Sharm El-Sheikh, Egypt: Israeli Prime Minister Ehud Olmert told a Middle East summit in Egypt he was ready to free 250 Fatah prisoners in a gesture of goodwill to Palestinian leader Mahmud Abbas.
Olmert stressed he was seeking reconciliation with moderate Palestinians at the four-way talks on 25 June 2007 in the Red Sea resort of Sharm el-Sheikh, called in a bid to to boost Abbas after his rivals Hamas violently seized control of Gaza 10 days ago.
“It is important for every Palestinian to understand that we are extending a hand to those who are willing to have peace and reconciliation with us,” Olmert told Abbas, Egyptian President Hosni Mubarak and Jordan’s King Abdullah II.
“There is no other solution than two states living in peace and security.”
He said he would ask his cabinet to approve the release of 250 members of Abbas’s secular Fatah movement “without blood on their hands” but stressed that those prisoners must commit to renounce “terrorism.”
The limited gesture was one of the few tangible results of the summit, which few in any case had expected would make much headway in reviving stalled peace talks between the Israelis and the Palestinians.
Abbas and Olmert held talks in Sharm el-Sheikh ahead of the summit, their first meeting since April 15 after a planned encounter in early June was cancelled.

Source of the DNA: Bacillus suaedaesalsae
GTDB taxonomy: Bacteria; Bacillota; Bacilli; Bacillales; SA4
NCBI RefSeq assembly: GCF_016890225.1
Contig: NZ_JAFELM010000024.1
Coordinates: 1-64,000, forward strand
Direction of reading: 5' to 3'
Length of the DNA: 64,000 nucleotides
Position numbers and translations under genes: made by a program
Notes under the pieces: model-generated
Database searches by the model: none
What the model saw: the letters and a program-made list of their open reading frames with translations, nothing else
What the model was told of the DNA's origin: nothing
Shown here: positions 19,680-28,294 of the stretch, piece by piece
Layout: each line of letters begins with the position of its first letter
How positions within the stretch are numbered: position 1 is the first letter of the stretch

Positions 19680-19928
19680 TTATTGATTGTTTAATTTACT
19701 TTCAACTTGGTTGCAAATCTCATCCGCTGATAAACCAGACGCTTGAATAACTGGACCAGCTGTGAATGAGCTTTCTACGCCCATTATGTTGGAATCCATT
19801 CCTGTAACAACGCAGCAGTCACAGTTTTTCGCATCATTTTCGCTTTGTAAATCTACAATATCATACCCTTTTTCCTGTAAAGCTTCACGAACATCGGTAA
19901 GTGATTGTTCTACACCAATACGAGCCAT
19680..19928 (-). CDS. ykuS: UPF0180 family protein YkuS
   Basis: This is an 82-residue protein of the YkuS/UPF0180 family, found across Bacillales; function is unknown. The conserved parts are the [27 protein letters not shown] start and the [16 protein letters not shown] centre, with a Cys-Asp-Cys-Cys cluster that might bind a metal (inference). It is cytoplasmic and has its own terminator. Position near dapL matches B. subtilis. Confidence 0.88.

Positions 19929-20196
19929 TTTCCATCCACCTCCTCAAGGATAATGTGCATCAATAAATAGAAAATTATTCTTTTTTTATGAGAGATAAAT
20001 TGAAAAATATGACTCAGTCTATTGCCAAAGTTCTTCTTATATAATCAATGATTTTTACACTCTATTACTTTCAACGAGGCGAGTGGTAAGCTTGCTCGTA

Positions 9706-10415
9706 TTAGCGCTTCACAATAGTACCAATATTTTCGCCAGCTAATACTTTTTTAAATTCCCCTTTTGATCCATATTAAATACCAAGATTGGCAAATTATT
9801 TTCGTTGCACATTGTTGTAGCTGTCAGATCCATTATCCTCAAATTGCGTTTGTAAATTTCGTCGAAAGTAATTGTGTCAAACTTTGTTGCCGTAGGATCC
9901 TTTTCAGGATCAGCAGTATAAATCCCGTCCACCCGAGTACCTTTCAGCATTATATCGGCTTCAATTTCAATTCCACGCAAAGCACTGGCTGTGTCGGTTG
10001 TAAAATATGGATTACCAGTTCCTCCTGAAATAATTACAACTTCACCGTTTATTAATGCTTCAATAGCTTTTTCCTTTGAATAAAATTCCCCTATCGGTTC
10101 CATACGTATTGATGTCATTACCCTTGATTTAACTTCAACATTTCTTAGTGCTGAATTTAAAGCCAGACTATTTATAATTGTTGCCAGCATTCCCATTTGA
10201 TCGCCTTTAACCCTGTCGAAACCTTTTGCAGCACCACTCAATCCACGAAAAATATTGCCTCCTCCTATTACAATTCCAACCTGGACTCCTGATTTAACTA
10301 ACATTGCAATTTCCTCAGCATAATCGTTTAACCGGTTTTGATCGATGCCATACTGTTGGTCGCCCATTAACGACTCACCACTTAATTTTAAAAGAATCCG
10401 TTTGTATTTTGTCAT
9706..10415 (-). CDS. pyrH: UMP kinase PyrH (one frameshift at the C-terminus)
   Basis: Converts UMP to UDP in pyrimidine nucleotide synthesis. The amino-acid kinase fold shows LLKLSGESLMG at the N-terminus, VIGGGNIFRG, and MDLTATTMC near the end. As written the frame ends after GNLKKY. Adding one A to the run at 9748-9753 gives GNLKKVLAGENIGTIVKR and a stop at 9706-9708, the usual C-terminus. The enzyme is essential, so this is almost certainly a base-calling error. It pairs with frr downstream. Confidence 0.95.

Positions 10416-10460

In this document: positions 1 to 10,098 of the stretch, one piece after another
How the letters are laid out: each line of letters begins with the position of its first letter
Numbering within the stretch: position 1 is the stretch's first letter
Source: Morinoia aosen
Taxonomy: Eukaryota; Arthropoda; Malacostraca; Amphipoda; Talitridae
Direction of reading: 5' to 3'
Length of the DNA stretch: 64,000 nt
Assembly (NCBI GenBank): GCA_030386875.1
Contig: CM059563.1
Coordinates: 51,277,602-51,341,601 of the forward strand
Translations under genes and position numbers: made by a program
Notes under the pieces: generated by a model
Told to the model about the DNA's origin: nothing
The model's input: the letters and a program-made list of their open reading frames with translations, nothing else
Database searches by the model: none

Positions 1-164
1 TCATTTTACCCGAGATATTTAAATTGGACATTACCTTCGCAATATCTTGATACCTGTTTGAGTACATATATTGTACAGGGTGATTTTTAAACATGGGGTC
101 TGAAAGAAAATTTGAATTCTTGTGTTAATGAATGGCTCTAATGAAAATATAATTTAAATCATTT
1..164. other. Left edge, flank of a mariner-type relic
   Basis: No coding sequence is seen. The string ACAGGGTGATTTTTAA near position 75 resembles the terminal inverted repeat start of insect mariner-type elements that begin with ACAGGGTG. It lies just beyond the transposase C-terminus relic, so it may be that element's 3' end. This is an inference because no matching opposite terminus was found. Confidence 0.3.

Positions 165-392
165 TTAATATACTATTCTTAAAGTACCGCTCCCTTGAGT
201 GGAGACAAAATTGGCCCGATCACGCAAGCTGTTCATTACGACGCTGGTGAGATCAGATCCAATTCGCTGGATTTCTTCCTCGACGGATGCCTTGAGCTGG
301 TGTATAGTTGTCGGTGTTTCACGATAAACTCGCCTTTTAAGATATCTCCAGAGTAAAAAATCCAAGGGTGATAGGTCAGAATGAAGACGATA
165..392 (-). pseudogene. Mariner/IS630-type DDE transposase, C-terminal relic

But while much of the summit focused on boosting Abbas and the Western-backed emergency government he set up in the West bank after the Hamas takeover of Gaza, Mubarak called for an end to the rift between Hamas and Fatah.
“Our deliberations today affirmed the parallel need to end disagreements, and unify the Palestinian ranks through dialogue,” the Egyptian leader said.
Sacked Hamas prime minister Ismail Haniya quickly responded positively to the suggestion.
“Prime Minister Ismail Haniya favourably received the appeal launched by President (Hosni) Mubarak at Sharm el-Sheikh in favour of a revival of inter-Palestinian dialogue,” Haniya’s office said in a statement.
More than 110 people were killed in the factional fighting between Hamas and Fatah which effectively destroyed a 15-month-old Hamas-led unity government and split the Palestinians into two rival entities in Gaza and the West Bank.
In an earlier gesture to Abbas, the Israeli cabinet on 24 June agreed in principle to release more than 600 million dollars in tax receipts owed to the Palestinians.
The Hamas-controlled Gaza Strip meanwhile remains under an international aid boycott amid fears of a humanitarian crisis for its 1.5 million people. Israel has sealed its borders with Gaza except for a minimum of essential supplies.